Who says municipalities don’t like DAS? The town-owned electrical utility, known as Municipal Light Plant, of Wellesley, Mass., has released a request for proposal for the design, construction and operation of a town-wide DAS network.
The RFP is for a public-private partnership with a neutral-host provider. In the two-step process, the town will receive and evaluate all responses and meet with three finalists and request final proposals. The deadline is Sept. 28 for submissions with the final award scheduled for Nov. 30.
The town will provide 2,000 square feet for carrier hotel/headend equipment and a backbone of eight to 16 strands of fiber per node. Coverage goals of the town is expected to require between 25 and 70 pole-top antennas.
In 2007, T-Mobile approached the town about deploying five DAS antennas, which the MLP deployed using the town’s fiber network. Three years later, the carrier came back and asked for three more DAS antenna deployments.
“It dawned on us that, instead of deploying a different DAS for each carrier, we should deploy a neutral host system that they all could use,” MLP Director Richard Joyce told DAS Bulletin.
One thing that has driven Wellesley’s pursuit of DAS is overwhelming support from its citizens. The town reached out to its residents and businesses requesting feedback for the expansion of the DAS and found that they were very receptive to the idea, in part, because from 15 percent to 20 percent perceive their cellular coverage to be lacking in their area.
“The response was like, ‘can you get it up tomorrow. We really need to use our wireless communications,’” Joyce said. “The fact that we haven’t had any opposition really surprises me. Even neighboring towns have had huge issues with DAS. We have not encountered that yet.”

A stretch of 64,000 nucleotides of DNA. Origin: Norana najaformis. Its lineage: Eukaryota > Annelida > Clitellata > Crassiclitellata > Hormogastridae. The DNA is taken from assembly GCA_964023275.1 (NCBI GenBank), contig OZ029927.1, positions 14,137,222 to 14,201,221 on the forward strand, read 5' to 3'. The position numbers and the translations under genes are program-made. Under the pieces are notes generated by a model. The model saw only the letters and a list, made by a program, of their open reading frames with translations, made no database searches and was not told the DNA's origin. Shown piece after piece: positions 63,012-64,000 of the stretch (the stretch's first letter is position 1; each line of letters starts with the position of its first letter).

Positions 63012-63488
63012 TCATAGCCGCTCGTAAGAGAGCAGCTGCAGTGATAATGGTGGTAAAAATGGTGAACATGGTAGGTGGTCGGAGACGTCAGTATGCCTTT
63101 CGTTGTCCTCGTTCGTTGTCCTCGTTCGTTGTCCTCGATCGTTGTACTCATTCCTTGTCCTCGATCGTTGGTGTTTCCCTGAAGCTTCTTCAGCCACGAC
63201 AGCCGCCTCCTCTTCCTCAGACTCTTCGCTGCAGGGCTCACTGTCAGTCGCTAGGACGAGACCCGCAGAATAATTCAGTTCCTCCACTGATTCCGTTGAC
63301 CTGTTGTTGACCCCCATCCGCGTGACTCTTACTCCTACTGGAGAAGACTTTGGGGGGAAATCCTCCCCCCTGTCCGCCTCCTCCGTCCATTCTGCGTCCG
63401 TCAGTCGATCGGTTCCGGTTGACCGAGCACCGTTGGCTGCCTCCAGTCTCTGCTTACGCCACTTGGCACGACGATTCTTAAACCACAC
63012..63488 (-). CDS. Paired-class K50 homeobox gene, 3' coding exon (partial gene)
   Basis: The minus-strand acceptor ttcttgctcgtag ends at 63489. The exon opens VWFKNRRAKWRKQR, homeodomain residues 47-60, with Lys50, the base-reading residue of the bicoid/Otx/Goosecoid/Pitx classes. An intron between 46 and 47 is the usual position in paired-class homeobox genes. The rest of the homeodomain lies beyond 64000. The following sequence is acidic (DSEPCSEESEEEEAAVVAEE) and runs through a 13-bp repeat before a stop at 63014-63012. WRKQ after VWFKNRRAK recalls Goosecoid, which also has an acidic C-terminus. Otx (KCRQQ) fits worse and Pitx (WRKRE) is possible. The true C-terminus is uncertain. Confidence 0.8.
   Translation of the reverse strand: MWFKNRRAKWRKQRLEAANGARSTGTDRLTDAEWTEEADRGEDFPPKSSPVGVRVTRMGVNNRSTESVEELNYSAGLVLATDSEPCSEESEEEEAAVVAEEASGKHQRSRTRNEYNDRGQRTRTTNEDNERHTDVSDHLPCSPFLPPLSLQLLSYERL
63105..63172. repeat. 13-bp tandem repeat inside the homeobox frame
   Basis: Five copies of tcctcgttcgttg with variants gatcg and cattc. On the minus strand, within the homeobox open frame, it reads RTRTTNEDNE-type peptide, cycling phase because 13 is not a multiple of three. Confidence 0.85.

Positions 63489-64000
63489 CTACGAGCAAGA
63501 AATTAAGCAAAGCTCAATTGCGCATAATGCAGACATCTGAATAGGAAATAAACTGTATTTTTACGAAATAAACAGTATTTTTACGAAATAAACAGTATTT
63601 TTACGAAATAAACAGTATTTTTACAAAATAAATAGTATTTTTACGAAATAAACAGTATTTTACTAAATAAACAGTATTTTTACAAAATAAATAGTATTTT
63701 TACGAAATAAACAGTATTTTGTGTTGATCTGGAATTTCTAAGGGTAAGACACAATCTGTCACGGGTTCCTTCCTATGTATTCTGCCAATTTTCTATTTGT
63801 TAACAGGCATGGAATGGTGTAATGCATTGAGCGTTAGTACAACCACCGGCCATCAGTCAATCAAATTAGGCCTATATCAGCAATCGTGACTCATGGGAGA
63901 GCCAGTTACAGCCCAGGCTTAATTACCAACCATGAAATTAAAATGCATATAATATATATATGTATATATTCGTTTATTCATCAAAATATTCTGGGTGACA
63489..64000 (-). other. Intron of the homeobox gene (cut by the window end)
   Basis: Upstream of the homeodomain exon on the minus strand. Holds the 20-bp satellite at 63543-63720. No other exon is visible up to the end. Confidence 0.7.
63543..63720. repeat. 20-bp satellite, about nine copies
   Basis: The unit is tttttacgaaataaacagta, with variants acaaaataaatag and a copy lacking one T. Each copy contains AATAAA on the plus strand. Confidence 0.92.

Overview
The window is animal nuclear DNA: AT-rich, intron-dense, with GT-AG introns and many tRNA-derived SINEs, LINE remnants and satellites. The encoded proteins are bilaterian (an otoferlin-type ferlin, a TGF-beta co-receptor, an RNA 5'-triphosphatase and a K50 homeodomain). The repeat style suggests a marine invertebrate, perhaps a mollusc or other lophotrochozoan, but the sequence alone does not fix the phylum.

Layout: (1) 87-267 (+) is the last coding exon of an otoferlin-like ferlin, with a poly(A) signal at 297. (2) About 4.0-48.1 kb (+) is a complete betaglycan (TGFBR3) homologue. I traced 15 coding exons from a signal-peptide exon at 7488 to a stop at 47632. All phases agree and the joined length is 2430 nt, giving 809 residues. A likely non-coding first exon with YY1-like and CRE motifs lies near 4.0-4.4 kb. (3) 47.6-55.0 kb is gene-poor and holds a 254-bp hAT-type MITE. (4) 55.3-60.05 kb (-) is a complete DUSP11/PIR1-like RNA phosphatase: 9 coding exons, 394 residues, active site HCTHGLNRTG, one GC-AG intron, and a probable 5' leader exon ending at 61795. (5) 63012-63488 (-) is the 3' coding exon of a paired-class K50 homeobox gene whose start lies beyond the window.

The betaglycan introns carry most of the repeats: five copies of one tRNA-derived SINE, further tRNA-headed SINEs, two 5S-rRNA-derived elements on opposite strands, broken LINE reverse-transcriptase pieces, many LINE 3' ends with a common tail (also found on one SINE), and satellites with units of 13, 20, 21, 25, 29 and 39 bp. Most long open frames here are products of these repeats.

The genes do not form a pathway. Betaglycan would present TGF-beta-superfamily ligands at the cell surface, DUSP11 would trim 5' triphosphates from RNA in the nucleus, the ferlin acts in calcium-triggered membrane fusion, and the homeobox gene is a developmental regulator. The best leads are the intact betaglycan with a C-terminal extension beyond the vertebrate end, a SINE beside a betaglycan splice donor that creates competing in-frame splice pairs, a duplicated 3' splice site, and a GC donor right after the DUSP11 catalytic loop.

Another goal for Wellesley is to maximize profits to cover the costs for areas of town that will require a longer payback as a result of the fiber installation. Additionally, the town is looking to partner with a DAS provider that has strong relationships with all major carriers.
MLP staff recommended a business model in which the town to responsible for all facets of the fiber backbone installation, including costs, and maintain ownership. The MLP would assist with the antenna installation and assume all fiber operation and maintenance responsibilities.
“We have been running fiber throughout Wellesley for quite a while, connecting the city buildings, entering into a partnership with LighTower and then working with T-Mobile,” Joyce said. “We have a pretty good fiber backbone here.”
In return for providing the backbone, the MLP would require a share of all revenues, which may be the fly in the ointment. At a preliminary meeting with American Tower, the town’s fiber ownership and revenue sharing requirements were “not well received,” but Joyce seemed undeterred.
“Considering what we’ve done [to build out our infrastructure], we are not going to give up ownership of the fiber backbone. We will lay the fiber and lease it to the neutral host provider,” Joyce said. “If your business model isn’t consistent with what we are looking for, I think there is enough competition that you might want to rethink it.”